EU's dirty dealings with Libya over refugees



In 2018, an estimated 23,000 refugee children arrived in Europe through Mediterranean trajectories, landing in Italy, Spain and Greece. During the first two weeks of January 2019, 400 refugee children arrived in Europe.

Sea Watch 3The United Nations International Children's emergency Fund (UNICEF) is asking the EU to adopt 'a region-wide approach' to prevent further suffering for minors, at a time when European countries seem to be waging a diplomatic battle between themselves over which country is the most adamant in refusing entry to refugees, children or adults alike.

If the international community provided the proper platforms for UNICEF to take their recommendation further, it would create a direct clash between the concept of human rights and the politics of exclusion unabashedly adopted by the EU.

The European Council on Foreign Relations (ECFR) has recently warned that EU member states are risking 'violating the 1951 Refugee Convention and the UN Convention on the Law of the Sea' due to their insistence that Libya assumes responsibility for asylum search and rescue.

Recent spats have again occurred between Malta and Italy over the fate of refugees on board Sea Watch 3. As the wellbeing of rescued refugees was marginalised, the political bickering took centre stage. The right-wing sentiment flourishing across the political spectrum and gaining ground among the people is fuelling misplaced admiration in society towards leaders assuming an anti-immigrant stance.

Closing borders and ports remain a priority for the EU, whose aim is to reduce or eliminate the visibility of refugees. Meanwhile, the perils of human trafficking in Libya are ignored, despite the EU's complicity in sending refugees to their deaths away from Europe's borders.

If refugees drown in the Mediterranean, scrutiny is directed towards Europe. If the deaths happen in Libya, the EU is able to manipulate human rights rhetoric alongside the bloc's concerns. Meanwhile, it remains committed to its deals with the Libyan coastguard, which is fuelling its fair share of human trafficking and exploitation in Libya's detention centres and camps.


"As long as this political imbalance continues, the EU and the UN will continue to fuel refugee trajectories while conspiring to hide the people in Libya — the failed state of their own making."


The deal involves financing the Libyan coastguard and providing training, as well as equipment for surveillance and pushback — an initiative which at first was hailed as a measure that successfully curbed migration in the Mediterranean. In addition, it relieved European governments of criticism from human rights organisations for implementing the pushback policy at home, by paying Libya — a transit country — to assume responsibility for the human rights violation.

This agreement was introduced after the EU's unanimous description of Libya as a safe country for refugees. It ignored the emergence of Libya as an undeclared failed state after the NATO intervention that ousted former leader Muammar Gaddafi in 2011.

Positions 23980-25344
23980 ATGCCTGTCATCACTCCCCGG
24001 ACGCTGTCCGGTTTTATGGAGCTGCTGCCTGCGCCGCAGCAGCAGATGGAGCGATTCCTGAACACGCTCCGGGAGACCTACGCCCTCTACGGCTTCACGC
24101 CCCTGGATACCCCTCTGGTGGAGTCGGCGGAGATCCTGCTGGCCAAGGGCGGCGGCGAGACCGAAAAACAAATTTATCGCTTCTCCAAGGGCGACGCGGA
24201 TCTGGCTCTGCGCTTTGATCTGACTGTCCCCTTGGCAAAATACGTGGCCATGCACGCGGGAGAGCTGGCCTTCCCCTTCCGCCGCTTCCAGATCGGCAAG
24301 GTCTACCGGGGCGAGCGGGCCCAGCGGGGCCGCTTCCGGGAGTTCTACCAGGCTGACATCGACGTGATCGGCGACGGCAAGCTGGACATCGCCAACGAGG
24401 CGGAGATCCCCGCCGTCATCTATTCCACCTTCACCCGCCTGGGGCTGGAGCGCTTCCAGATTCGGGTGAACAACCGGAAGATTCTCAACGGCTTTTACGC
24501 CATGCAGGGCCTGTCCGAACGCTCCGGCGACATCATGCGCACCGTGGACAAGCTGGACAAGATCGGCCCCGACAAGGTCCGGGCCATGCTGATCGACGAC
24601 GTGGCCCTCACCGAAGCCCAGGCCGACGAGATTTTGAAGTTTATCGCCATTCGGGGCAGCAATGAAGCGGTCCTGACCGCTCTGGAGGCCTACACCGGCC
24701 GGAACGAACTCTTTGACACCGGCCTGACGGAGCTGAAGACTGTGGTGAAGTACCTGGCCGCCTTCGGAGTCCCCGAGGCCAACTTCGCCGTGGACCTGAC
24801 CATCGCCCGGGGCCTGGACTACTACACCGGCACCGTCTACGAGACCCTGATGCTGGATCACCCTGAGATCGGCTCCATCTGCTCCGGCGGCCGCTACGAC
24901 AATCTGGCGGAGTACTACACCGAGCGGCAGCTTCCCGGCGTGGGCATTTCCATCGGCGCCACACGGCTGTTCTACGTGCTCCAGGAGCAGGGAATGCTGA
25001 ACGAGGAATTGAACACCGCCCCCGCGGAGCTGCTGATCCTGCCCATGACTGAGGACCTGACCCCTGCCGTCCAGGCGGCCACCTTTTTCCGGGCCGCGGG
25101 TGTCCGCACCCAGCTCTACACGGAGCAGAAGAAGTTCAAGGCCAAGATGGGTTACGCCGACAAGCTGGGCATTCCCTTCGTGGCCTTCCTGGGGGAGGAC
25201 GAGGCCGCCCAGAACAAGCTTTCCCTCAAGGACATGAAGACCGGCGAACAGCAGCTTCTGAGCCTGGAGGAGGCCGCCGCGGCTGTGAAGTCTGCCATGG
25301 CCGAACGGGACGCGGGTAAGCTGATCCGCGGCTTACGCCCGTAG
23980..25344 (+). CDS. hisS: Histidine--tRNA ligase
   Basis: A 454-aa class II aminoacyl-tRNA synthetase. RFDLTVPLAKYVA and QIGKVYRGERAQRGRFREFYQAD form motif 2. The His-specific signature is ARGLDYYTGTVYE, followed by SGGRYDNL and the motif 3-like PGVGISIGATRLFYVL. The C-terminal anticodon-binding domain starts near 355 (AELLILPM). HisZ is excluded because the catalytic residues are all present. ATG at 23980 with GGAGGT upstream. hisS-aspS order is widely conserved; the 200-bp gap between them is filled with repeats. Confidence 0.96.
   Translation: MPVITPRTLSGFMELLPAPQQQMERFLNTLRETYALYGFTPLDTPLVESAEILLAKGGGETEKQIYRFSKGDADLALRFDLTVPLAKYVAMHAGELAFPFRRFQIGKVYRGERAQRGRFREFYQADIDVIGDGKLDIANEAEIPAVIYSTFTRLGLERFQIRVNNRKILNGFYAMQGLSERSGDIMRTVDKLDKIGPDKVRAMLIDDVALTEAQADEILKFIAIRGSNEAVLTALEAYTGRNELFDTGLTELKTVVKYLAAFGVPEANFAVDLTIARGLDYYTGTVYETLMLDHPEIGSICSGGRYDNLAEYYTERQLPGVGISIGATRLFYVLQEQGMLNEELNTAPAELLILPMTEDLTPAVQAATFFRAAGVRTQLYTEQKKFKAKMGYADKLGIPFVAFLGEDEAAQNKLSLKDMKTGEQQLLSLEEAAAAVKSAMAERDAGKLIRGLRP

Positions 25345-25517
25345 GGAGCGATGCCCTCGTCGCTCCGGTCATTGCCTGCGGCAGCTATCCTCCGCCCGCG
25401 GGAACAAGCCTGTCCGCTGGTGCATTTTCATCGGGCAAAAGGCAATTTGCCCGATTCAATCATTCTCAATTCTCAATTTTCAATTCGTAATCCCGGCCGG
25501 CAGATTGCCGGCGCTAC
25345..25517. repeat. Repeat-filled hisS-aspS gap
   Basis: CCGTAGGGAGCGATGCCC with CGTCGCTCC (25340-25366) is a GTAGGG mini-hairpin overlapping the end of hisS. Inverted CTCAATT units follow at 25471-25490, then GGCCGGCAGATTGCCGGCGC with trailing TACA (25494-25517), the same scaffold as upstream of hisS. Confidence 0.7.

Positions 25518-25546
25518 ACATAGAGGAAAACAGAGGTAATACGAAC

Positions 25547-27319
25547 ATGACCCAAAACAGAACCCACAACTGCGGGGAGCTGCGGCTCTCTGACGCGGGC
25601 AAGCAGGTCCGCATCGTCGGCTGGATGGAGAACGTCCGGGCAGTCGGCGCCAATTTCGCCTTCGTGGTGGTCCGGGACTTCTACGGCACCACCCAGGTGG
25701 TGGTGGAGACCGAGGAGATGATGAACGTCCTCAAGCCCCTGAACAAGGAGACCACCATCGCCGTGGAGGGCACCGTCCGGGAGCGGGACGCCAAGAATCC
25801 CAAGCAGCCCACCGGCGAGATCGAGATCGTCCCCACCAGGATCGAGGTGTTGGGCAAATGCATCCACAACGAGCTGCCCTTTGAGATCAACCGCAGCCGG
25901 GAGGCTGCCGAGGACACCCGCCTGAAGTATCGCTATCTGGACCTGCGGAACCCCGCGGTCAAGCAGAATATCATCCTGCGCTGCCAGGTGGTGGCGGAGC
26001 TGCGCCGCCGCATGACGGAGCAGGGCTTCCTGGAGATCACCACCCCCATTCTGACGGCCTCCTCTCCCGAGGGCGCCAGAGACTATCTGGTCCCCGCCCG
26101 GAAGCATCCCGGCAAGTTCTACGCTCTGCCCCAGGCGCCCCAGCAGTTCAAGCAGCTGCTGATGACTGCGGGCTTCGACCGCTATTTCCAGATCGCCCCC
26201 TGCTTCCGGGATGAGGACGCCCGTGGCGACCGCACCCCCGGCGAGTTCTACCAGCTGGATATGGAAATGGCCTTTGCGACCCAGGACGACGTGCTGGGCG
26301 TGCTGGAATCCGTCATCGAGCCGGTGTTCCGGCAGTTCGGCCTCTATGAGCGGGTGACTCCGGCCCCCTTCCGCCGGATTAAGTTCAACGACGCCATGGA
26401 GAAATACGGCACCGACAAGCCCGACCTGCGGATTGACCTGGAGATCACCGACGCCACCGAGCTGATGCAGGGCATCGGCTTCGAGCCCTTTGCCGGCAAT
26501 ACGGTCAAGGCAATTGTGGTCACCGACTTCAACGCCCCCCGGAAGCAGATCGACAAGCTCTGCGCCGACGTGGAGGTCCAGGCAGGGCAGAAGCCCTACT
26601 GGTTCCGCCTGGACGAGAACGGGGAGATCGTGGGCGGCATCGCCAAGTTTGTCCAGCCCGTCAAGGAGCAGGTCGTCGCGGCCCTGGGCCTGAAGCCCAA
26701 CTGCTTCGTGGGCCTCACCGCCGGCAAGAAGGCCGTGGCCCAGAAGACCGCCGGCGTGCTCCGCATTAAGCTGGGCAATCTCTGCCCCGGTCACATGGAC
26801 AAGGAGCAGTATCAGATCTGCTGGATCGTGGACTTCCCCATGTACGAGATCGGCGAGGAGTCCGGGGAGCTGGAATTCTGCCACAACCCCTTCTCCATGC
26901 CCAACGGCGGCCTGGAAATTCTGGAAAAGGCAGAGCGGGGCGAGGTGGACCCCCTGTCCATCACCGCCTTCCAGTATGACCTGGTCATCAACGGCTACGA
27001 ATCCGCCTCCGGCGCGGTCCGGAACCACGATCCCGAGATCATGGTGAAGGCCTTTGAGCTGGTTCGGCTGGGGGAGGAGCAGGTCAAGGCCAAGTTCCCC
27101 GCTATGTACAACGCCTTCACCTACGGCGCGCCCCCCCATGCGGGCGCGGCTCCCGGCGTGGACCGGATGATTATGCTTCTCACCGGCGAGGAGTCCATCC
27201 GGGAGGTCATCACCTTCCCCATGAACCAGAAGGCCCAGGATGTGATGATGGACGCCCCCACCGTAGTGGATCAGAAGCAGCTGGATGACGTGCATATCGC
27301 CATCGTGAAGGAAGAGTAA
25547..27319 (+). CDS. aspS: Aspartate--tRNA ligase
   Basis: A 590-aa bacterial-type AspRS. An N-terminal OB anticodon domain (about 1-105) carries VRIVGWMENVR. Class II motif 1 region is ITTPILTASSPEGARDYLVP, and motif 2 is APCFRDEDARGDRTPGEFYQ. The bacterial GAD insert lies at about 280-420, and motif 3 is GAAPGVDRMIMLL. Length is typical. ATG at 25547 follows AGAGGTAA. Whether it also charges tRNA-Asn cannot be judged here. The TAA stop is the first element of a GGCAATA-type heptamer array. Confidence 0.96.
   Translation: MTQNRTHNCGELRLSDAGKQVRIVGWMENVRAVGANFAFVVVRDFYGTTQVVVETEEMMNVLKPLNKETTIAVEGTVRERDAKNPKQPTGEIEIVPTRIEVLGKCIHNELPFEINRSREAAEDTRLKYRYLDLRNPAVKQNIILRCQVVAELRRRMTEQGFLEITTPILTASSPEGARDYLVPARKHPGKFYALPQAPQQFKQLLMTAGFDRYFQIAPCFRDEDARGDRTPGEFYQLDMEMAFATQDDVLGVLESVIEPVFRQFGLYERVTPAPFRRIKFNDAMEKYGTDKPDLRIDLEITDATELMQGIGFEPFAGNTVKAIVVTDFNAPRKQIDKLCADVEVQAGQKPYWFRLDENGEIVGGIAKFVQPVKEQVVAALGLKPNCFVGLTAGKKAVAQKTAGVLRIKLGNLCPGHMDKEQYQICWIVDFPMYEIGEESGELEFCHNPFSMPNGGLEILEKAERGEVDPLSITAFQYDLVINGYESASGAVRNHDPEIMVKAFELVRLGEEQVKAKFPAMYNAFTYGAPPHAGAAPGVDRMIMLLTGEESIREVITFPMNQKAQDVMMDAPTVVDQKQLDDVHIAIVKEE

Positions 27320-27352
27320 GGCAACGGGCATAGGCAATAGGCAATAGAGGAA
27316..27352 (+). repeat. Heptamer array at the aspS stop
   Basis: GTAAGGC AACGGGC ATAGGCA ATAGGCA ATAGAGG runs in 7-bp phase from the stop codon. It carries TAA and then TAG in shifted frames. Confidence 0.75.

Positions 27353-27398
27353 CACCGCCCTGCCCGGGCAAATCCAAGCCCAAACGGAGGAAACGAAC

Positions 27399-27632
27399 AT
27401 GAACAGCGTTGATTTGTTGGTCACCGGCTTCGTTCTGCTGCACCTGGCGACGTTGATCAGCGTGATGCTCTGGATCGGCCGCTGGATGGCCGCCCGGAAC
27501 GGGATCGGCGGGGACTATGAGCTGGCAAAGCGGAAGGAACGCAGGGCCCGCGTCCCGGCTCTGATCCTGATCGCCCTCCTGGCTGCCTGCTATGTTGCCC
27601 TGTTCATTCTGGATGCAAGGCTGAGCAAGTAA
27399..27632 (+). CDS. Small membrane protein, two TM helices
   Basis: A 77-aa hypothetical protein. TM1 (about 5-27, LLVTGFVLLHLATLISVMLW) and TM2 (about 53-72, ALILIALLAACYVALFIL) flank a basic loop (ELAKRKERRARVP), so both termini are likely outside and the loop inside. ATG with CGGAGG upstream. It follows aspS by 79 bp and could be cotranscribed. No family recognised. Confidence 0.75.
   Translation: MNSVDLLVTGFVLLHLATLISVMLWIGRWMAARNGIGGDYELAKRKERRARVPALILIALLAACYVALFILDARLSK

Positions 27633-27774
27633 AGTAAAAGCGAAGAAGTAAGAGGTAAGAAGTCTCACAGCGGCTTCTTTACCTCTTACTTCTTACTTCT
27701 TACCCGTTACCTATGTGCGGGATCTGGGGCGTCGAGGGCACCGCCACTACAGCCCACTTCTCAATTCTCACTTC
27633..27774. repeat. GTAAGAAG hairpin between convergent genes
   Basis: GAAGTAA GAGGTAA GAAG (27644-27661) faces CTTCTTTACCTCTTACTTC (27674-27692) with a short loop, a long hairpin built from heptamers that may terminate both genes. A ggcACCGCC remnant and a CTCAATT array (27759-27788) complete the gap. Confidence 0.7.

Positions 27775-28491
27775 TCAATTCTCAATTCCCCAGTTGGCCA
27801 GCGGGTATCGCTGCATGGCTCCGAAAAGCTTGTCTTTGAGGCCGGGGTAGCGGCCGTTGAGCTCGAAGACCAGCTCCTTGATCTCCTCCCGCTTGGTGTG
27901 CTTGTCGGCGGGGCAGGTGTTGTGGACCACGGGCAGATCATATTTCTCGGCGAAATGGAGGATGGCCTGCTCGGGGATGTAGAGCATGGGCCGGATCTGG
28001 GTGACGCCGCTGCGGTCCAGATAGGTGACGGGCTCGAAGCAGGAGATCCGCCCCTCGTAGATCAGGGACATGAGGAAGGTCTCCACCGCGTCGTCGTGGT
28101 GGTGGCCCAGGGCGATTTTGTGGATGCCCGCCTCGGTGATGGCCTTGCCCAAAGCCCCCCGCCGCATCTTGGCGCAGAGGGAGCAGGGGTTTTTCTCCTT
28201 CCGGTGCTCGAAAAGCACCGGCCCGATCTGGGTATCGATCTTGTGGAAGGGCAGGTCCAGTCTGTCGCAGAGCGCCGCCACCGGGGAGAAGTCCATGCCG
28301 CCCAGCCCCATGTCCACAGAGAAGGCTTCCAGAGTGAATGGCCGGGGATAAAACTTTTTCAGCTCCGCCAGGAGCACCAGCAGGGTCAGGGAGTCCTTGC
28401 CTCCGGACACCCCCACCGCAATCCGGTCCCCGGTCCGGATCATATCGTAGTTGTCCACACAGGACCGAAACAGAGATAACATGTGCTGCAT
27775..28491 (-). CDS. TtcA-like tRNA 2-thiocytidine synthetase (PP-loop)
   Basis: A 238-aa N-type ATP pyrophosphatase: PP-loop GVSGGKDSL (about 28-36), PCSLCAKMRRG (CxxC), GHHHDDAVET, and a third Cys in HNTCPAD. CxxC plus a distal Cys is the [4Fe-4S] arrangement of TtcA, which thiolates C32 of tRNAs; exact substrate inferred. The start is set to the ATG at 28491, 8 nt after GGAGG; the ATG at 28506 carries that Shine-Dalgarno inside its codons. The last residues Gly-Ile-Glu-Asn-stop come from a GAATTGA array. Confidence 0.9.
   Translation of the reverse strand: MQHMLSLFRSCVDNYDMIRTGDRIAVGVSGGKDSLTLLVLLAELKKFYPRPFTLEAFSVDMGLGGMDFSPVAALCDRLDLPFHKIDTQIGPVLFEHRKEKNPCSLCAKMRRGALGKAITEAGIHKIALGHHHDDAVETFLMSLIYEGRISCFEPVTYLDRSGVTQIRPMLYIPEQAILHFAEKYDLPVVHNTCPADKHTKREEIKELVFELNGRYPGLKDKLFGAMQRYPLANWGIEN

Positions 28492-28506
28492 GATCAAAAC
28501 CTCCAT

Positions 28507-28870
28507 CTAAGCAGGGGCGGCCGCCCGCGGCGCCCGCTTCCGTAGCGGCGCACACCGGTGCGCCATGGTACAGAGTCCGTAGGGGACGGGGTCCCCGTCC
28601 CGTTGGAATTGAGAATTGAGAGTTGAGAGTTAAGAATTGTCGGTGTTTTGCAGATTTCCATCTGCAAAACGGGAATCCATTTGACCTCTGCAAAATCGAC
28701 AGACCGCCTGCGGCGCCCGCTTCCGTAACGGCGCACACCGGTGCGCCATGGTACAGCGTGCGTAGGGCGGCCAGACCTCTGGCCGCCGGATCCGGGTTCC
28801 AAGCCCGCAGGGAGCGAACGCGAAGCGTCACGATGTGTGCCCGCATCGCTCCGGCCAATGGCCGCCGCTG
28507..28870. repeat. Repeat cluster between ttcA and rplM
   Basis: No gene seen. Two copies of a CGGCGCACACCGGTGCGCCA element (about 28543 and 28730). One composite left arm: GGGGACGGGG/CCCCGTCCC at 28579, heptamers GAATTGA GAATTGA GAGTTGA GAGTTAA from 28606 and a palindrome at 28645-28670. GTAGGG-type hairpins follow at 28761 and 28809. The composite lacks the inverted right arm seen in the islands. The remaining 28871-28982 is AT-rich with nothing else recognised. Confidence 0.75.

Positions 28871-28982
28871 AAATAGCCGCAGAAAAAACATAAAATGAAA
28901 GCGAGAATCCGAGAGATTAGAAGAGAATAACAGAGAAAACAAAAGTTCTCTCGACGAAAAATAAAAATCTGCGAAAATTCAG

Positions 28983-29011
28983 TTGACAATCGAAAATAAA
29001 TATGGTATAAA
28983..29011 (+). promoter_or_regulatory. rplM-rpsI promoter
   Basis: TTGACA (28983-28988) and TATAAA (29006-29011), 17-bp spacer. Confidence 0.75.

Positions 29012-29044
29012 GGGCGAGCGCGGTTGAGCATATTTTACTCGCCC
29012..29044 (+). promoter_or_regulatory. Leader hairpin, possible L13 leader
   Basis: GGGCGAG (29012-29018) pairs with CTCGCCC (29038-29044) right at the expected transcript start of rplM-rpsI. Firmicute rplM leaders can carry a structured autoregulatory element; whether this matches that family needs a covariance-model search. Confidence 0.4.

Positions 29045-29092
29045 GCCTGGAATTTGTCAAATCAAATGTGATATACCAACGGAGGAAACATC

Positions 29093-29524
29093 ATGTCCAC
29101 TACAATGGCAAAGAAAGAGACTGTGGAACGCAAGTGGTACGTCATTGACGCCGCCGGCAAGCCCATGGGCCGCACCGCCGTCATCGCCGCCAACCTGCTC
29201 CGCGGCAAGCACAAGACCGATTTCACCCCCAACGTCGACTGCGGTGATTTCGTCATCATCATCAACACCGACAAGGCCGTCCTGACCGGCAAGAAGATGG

The UN recently warned the EU that intercepting migrants and sending them back to detention centres across the North African country is 'inhuman'. It is estimated that up to 20,000 migrants are incarcerated in Libya's detention centres.

'Inhuman' is, as always, selectively applied. The UN has so far failed to classify UNSCO Resolution 1973, which authorised the NATO coalition to bomb Libya and create a haven for militias, as a violation of the universal human rights it purportedly upholds.

With international institutions distancing themselves from culpability to focus solely on human trafficking, NGOs operating rescue vessels in the Mediterranean are facing accusations of being in league with traffickers.

After Italy prevented the rescue vessel Sea Watch 3 from leaving the port of Catania, the Mediterranean is completely void of NGO ships patrolling to save refugees from drowning. Catania's prosecutor has opened an investigation into Sea Watch's actions to rule out the presumption of a criminal association between the NGO and human traffickers in Libya.

These allegations have been refuted by NGOs who have drawn attention to the fact that their absence from Mediterranean waters will eliminate the necessary testimony which documents refugee conditions at sea.

Amid the accusations and allegations, it is worth remembering that the EU, which played a part in facilitating Libya's disintegration, has facilitated what is now termed in Europe as the 'refugee phenomenon'. The EU is also promoting discourse, which already exists even within UN parameters, that divests refugees of political rights, in order to render human rights solely a humanitarian issue.

UNHRC spokesman Charlie Yaxley addressed the EU thus: 'Reducing arrivals cannot be the only barometer for success when people are drowning on Europe's doorstep.'

The problem with institutions is that the 'doorstep' is never of concern. Any institution's diplomacy depends on dissociating human rights from politics. Hence the evocation of the 30th anniversary of the UN Convention on the Rights of the Child by UNICEF is unlikely to prompt leaders into humane politics. This refusal to commit to justice when it comes to human rights is also part of the UN agenda, which regularly endorses the capitalist plunder of nations under the guise of democracy.